One of the most stressful events a parent can experience is having to leave their child at the hospital. A premature baby will spend time in Neonatal Intensive Care Units (NICU), for many different reasons and cuddling can bring comfort to these tiny patients. While in the NICU they are cared for by some of the best nurses. Yet any mom who has had to leave her newborn at the hospital knows that it is still a difficult task, emotionally as well as physically. Nurses who chose the profession of working with newborns or infants in NICU’s are special. They can also be overwhelmed with the amount of patients that they see, mix that in with a mom who has older children at home to take care of and a need arises for someone to come in and help. When the nurses are busy with other patients and mom or dad cannot be there to cuddle the baby, volunteer cuddlers come in. Retired grandma’s, college students, professionals, different people from all walks of life volunteer at the local children’s hospitals and NICU’s to hold and cuddle babies who are hospitalized for one reason or another.
Scientific evidence to the effects of cuddling may be scarce, however, doctors and parents both know that babies seem to gain a lot out of skin to skin contact. Recent studies suggest that holding or even just touching a premature baby can help with heart rate, calm a stressed baby, and perhaps even result in shorter hospital stays. Dr. Jerry Schwartz the medical director of neonatology at Torrence Memorial Medical Center in California says that the benefits even at the most superficial level are obvious. One example he gives is when a baby is crying, the parents are not there to comfort it, and nurses are busy with other babies, a “cuddler” arrives and suddenly the baby stops crying, presto instant comfort.
Other research suggests that negative experiences have a definite impact on babies. Pain, stress, and separation have all been associated with poor brain development, according to Dr. Schwartz, he goes on to say that research with animals shows positive interactions enhance brain growth. While it is understandable that not all parents can spend unlimited time at the NICU with their baby and nurses have to split their attention between many different patients, these cuddling programs are a great way for infants to still get the needed attention and comfort they deserve.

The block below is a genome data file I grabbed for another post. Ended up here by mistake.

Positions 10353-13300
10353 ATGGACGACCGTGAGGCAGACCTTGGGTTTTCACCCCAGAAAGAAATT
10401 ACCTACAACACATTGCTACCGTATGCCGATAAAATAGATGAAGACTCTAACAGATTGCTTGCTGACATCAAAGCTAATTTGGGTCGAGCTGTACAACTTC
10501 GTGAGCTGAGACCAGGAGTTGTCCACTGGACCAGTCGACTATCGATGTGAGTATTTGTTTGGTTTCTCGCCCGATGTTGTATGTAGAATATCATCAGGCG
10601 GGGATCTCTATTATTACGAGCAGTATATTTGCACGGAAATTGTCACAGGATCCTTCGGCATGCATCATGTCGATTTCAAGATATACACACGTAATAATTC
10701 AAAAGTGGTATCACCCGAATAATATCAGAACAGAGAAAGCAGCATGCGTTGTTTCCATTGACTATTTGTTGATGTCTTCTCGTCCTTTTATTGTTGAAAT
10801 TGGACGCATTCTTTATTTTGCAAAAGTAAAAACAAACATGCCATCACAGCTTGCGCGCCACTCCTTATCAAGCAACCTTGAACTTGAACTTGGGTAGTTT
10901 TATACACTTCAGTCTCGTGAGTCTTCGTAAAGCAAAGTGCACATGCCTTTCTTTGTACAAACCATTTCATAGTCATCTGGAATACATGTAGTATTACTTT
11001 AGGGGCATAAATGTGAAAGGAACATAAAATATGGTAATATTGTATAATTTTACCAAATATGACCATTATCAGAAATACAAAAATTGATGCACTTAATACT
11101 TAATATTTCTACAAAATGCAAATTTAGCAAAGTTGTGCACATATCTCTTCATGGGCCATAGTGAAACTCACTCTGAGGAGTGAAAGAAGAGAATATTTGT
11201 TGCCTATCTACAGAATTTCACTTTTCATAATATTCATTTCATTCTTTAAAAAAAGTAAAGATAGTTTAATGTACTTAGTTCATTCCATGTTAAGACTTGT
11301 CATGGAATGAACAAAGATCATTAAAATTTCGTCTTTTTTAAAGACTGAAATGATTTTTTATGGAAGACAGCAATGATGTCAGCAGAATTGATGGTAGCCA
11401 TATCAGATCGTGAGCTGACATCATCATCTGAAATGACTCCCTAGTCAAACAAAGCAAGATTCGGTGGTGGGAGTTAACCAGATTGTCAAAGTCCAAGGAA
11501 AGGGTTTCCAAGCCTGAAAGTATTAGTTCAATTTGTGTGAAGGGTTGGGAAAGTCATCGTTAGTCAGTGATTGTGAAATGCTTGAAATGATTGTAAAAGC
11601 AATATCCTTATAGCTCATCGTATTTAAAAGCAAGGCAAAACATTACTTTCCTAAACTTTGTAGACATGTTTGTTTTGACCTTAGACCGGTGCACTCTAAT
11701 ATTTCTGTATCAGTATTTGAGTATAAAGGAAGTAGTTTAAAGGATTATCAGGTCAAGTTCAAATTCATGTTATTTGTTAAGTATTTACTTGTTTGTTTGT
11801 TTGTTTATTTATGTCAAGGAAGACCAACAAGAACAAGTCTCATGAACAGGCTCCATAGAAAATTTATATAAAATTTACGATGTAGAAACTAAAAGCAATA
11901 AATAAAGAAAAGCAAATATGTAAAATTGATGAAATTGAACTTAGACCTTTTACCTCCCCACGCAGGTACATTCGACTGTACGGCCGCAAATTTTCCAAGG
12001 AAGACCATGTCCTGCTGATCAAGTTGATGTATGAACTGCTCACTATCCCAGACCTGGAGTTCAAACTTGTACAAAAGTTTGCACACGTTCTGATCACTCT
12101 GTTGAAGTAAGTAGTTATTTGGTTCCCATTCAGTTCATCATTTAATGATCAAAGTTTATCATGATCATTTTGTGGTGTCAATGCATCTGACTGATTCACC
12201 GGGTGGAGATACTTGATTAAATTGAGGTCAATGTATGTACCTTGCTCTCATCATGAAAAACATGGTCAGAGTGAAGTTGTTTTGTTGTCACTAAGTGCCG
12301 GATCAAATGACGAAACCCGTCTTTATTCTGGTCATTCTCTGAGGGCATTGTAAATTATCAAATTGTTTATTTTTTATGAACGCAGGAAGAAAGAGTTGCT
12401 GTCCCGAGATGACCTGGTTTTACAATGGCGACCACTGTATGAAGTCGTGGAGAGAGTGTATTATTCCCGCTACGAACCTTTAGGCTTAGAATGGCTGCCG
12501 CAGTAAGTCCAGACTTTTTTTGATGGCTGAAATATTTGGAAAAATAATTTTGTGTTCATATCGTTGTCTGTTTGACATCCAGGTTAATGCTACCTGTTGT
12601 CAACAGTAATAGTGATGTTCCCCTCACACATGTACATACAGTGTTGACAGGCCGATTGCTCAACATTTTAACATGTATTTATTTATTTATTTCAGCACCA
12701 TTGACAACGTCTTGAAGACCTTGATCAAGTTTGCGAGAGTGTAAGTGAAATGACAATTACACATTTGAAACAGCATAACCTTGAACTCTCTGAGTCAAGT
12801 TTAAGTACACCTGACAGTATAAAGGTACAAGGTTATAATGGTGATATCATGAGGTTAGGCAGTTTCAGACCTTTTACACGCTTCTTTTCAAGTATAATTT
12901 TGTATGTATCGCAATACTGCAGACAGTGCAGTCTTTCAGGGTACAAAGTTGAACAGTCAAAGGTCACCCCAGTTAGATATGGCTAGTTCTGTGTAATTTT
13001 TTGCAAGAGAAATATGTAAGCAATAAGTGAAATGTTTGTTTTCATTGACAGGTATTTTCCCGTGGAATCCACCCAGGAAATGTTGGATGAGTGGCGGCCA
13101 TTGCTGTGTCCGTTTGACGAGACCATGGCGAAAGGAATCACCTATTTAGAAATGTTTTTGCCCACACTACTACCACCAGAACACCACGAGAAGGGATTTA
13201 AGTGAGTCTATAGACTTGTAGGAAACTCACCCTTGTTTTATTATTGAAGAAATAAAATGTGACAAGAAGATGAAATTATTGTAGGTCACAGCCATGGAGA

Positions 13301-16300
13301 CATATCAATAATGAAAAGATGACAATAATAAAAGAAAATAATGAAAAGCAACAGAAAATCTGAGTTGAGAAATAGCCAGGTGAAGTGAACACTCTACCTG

Volunteers are vetted by the hospital and then trained on the proper way to hold a preemie or other sick infant. Their extensive training program helps the volunteers to become comfortable with the idea of holding a baby that perhaps is hooked up to various machines. Parents who have infants in the NICU can attest to just how terrifying it is. Parents have to consent to their babies being part of the cuddling program. One volunteer, Nancy Salcido, describes her experience, she says that part of cuddling the baby includes singing to them, talking about her day, and sometimes, Salicido says, she even gives them a little pep talk. As more hospitals and NICU’s begin to see the benefit of having baby cuddling programs and the comfort it brings to their patients these programs could expand.
By Rachel Woodruff